We got back to Taco's barn early that evening, but his trailer travel was to continue the next day.  We hauled up to our local clinic for an ultrasound around lunchtime on Monday.  Tony Kimmons, our wonderful vet, unwrapped the big wrap and gelcast to reveal a more swollen tendon.  Now it truly looked like something was wrong.  Flexion tests revealed no real change from baseline, so he moved on quickly to the ultrasound.  As he scanned, the suspensory and Deep Digital Flexor Tendon looked fine, thankfully.  But there was a 4mm core lesion in his Superficial Digital Flexor Tendon, about 5% of the total area of a cross section.  This injury has a relatively good prognosis, but it still means 4-8 weeks of stall rest, followed by a rehab that will last until at least November.

So our season is over, but Taco should return to competition next year.  Right now he is getting iced and receiving NSAIDs, and hand-walking with a wonderful team of friends at Panther Springs Farm while I am traveling to a conference and visiting family.  Next week, we'll make a trip to Hagyard in Lexington, Kentucky for a consultation about any further treatment options that might make sense.  Annika, Taco's old owner, is sending us a laser to use.  And we have a local veterinarian who specializes in equine rehab, Tammy Perkins, working with us.

I mused out loud the other day, "sometimes the good that comes out of a bad situation is that you realize just how many people care."  The more I think about this, the more I believe it to be true.  It was heartbreaking to withdraw from the competition, and to learn that my horse had a season-ending injury.  But the caring from friends has been heartwarming.  Thank you all, from Taco, Carol, and me.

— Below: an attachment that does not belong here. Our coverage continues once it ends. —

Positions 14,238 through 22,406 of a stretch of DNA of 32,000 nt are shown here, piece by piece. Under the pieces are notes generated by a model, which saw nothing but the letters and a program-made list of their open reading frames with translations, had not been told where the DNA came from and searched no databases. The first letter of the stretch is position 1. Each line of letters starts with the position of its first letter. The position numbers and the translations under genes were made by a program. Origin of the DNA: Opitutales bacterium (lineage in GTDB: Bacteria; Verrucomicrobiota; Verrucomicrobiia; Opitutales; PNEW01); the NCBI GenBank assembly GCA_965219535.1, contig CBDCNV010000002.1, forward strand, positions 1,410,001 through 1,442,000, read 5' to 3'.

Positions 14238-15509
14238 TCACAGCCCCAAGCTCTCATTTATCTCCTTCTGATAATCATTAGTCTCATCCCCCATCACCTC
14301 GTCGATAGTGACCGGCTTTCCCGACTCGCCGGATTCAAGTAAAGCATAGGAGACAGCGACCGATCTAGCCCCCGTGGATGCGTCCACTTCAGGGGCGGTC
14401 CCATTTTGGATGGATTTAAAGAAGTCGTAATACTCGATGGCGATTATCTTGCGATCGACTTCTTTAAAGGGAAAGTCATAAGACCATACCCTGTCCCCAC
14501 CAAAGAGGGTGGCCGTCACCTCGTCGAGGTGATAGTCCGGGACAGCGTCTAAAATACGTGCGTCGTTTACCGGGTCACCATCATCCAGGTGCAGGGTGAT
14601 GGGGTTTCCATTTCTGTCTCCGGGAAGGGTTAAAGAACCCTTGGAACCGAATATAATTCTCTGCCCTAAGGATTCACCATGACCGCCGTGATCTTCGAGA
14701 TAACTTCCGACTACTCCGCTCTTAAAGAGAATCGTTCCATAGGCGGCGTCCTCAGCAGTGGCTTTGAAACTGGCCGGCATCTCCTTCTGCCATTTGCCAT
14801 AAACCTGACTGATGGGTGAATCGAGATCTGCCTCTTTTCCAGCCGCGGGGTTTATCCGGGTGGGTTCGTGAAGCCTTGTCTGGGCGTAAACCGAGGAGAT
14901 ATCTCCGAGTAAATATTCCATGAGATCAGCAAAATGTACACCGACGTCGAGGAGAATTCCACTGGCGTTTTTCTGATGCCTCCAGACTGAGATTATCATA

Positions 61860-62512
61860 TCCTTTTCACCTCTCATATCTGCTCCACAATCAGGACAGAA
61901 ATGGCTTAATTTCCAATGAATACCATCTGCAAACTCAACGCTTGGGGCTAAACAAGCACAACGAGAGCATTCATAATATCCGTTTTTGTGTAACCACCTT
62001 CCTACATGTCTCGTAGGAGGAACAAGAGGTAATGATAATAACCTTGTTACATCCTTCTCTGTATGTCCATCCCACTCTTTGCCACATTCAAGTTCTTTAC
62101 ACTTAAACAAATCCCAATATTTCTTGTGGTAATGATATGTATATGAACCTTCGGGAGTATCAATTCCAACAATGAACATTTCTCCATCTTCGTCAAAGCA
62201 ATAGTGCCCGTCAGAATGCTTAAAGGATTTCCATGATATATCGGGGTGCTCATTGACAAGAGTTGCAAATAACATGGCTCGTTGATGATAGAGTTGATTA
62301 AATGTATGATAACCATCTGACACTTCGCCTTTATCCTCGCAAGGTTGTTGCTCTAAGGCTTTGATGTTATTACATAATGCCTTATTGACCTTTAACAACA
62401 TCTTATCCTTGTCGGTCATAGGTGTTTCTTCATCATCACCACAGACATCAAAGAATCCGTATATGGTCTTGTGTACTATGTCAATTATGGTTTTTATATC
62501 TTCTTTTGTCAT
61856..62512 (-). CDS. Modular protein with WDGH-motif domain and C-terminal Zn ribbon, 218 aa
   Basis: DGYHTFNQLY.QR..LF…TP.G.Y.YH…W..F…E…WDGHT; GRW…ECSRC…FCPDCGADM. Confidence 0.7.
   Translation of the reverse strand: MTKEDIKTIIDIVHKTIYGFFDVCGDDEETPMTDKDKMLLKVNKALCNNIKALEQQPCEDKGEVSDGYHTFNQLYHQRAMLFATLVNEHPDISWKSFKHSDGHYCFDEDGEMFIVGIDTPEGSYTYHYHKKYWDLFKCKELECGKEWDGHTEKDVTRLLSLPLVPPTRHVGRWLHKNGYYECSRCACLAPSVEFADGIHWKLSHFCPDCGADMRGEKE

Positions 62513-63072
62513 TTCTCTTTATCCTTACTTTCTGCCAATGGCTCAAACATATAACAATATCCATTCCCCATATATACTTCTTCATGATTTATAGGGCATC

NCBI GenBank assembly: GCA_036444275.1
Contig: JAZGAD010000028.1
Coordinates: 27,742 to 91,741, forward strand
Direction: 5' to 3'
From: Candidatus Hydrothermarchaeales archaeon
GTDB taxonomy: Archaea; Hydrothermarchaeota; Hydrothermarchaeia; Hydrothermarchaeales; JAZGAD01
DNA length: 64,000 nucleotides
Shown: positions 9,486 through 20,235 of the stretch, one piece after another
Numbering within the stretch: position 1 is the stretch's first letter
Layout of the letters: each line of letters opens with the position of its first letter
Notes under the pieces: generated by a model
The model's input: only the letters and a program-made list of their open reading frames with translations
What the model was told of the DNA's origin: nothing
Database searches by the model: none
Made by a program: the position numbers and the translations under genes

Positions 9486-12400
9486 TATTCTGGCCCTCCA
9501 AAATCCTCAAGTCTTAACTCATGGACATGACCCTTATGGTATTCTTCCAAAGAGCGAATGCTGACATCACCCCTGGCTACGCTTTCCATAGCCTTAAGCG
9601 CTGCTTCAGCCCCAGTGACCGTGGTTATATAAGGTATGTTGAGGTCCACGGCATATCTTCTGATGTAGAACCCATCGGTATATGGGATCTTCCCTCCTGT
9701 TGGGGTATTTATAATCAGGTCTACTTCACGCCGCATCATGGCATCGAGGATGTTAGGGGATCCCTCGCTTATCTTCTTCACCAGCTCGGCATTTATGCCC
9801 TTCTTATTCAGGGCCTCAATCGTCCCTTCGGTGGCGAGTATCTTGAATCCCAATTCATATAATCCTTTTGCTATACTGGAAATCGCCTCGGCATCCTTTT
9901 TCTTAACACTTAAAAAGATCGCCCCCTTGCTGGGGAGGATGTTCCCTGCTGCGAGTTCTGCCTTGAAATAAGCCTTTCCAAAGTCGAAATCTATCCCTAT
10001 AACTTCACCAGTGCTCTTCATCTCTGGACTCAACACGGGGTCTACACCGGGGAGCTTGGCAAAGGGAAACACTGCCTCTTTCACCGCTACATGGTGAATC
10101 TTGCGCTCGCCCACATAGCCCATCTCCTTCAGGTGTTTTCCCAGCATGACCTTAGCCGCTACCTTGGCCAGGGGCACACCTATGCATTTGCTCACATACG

The highlight of Taco's day, twice a day (photo by Kate Watkins)

Monday, June 6, 2011

Indiana Training Three Day: The Beauty and Sorrows of Eventing

Fans of blues music will tell you that its brilliance lies in a musician's ability to hold love and sorrow-- both the bitterness and the sweetness of life-- together in the same place.  Fans of eventing will tell you the same thing.  The sport gives you the best feeling imaginable, and can also bring great emotional pain, sometimes simultaneously.  This is exactly my experience this past weekend in Indiana.

For those who want the short version:  Taco was perfect all weekend, and for once I feel good about how I rode.  We had a nice dressage test that scored well (26.3) and put us in the lead of the division, and we maintained the lead through a wonderful cross-country day that I will never forget.  Heartbreakingly, Taco got injured, most likely on Phase D, and we had to withdraw at the final jog.  As of this writing, we have not yet completed the diagnostics to know exactly what happened, but I should know more by the end of the day.  Meanwhile, Taco is comfy and safe in his stall at home.  He is a winner to me, and the real prize of the weekend was the seamless sense of partnership that I experienced with him. 

For a more detailed version, read on: